On gender we have buried our heads in the sand while hiding behind oppressive cultures that continue to undermine development. Women are three times as likely to work without pay as men. The value of the unpaid work is in excess of $10 trillion (Sh100 trillion). Although this is mostly in North Africa and Western Asia, sub-Saharan Africa also has a significant number of defaulters in paying women working as maids. In most cases the rich are the culprits. The report notes that inequality is what is making it more difficult to achieve the SDGs.
Women with less education, are likely to die as a result of maternal mortality, fail to understand the benefits of family planning and child mortality incidences as well as stunting of children is higher. For example, a child born in Chad is 55 times more likely to die than a child in Finland. Sometimes statistics become incomprehensible but once you dig deeper you begin to understand that the problem isn’t too far away from you. A 2015 policy brief, Reducing Maternal Deaths in Kenya, shows that a woman bearing a child in North Eastern Kenya is 10 times more likely to die than one giving birth in Nairobi.
The report says investment in primary healthcare could reduce some of these risks. Contributing to the Report, Dr Githinji Gitahi, AMREF’s Chief Executive explains what countries like Rwanda, Ethiopia and Thailand are doing right to deliver basic care to all their citizens as well as what other countries can learn from their experience.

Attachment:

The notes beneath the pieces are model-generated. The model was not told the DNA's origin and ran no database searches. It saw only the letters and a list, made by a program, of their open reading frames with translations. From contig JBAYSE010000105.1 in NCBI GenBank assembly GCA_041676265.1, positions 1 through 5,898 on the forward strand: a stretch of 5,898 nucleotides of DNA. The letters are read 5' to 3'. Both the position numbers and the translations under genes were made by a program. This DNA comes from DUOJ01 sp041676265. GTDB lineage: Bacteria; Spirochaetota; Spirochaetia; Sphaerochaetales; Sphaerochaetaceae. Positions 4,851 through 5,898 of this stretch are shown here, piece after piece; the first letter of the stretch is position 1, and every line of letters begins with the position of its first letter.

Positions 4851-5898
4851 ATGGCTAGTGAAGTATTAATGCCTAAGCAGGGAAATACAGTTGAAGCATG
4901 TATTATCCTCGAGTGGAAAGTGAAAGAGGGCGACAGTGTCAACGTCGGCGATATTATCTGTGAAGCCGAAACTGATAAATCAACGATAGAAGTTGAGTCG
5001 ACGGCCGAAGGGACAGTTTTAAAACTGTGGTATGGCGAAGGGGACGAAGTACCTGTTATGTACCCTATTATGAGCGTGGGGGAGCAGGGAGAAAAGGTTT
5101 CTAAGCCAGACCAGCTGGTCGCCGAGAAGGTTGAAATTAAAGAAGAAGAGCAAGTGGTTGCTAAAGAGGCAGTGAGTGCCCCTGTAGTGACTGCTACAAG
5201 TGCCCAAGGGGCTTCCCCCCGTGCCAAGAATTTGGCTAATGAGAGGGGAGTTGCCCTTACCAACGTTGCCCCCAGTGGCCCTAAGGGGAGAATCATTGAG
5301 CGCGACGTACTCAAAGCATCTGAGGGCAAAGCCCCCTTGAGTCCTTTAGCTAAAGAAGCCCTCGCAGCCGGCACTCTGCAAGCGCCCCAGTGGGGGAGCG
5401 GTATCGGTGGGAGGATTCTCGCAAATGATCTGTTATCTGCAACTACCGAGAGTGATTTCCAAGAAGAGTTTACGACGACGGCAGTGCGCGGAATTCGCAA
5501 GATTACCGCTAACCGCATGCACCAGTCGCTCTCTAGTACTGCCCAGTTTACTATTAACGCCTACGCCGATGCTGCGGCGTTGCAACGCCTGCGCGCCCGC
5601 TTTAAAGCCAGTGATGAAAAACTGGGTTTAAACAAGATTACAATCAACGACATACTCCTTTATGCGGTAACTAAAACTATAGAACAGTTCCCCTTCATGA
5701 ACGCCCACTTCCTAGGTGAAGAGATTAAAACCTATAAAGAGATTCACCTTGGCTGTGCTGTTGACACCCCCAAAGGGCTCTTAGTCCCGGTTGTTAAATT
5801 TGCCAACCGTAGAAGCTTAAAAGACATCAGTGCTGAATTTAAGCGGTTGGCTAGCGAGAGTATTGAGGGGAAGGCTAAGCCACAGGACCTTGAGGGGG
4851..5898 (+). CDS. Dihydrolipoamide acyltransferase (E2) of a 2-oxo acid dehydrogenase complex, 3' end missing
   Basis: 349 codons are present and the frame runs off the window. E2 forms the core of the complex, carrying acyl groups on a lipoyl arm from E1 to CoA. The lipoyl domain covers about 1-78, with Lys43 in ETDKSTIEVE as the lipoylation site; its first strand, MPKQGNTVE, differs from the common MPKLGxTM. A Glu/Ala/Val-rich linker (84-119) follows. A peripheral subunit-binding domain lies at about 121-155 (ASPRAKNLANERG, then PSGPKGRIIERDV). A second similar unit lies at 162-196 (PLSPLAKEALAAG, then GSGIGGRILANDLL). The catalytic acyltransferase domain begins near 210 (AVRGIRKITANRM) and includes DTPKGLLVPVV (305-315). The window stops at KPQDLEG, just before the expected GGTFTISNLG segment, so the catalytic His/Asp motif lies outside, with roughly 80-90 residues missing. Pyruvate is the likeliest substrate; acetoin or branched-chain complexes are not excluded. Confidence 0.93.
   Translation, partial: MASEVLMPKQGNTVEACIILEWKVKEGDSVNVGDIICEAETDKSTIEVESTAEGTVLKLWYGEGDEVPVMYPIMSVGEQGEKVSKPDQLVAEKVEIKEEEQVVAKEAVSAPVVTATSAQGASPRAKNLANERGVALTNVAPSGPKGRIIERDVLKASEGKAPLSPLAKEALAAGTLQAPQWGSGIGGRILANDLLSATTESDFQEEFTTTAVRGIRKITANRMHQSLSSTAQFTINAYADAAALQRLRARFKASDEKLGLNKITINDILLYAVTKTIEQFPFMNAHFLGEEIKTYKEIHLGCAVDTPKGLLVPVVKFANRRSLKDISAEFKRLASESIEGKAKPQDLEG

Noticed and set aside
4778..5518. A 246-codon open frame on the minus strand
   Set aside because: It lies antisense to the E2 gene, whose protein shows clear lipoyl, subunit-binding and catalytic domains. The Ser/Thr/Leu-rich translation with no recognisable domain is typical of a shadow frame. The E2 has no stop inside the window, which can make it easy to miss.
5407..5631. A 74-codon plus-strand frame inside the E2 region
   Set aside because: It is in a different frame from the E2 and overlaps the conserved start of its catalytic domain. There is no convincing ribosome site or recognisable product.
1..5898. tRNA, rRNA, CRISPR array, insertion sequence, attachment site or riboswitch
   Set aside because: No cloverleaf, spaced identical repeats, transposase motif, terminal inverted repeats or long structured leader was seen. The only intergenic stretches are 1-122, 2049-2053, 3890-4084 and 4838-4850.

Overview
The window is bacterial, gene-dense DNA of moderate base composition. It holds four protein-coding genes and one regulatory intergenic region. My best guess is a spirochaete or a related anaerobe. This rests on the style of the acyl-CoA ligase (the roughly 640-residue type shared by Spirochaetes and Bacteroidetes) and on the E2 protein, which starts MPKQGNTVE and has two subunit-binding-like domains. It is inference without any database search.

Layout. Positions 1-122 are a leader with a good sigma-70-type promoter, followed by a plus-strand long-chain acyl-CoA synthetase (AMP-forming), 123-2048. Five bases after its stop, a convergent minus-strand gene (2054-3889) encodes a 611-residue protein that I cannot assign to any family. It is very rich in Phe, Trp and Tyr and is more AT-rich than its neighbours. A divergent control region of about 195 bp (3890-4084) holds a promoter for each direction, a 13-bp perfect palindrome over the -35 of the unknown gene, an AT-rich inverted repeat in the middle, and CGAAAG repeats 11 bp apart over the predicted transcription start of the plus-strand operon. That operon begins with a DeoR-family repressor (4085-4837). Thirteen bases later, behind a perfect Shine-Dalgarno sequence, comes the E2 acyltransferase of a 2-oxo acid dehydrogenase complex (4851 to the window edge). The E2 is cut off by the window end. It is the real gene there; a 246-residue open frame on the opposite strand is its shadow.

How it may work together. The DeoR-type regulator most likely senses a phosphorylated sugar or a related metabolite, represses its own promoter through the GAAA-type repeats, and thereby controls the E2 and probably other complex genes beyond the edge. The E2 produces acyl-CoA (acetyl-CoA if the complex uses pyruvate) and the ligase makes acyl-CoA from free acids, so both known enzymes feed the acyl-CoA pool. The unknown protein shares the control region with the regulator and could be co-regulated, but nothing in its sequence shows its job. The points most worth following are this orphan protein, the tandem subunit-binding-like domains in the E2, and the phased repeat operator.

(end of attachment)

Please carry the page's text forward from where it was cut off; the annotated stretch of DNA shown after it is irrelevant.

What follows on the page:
Rwanda and Ethiopia are among the leaders in the region in reducing maternal and child mortality. Their approach was simple but effective. They “recruited tens of thousands of community health workers, women who are chosen by their neighbours and trained by the government to take care of people’s health.”
The report demonstrate how aligning technology and policy can have a surprising domino effect in India. The country is cited in the report as one of the countries that is effectively dealing with poverty by using technology to help citizens overcome layers of bureaucracy. The country started to leverage technology early by “creating smart policies built around digital technology that improved both the quality and reach of government services.”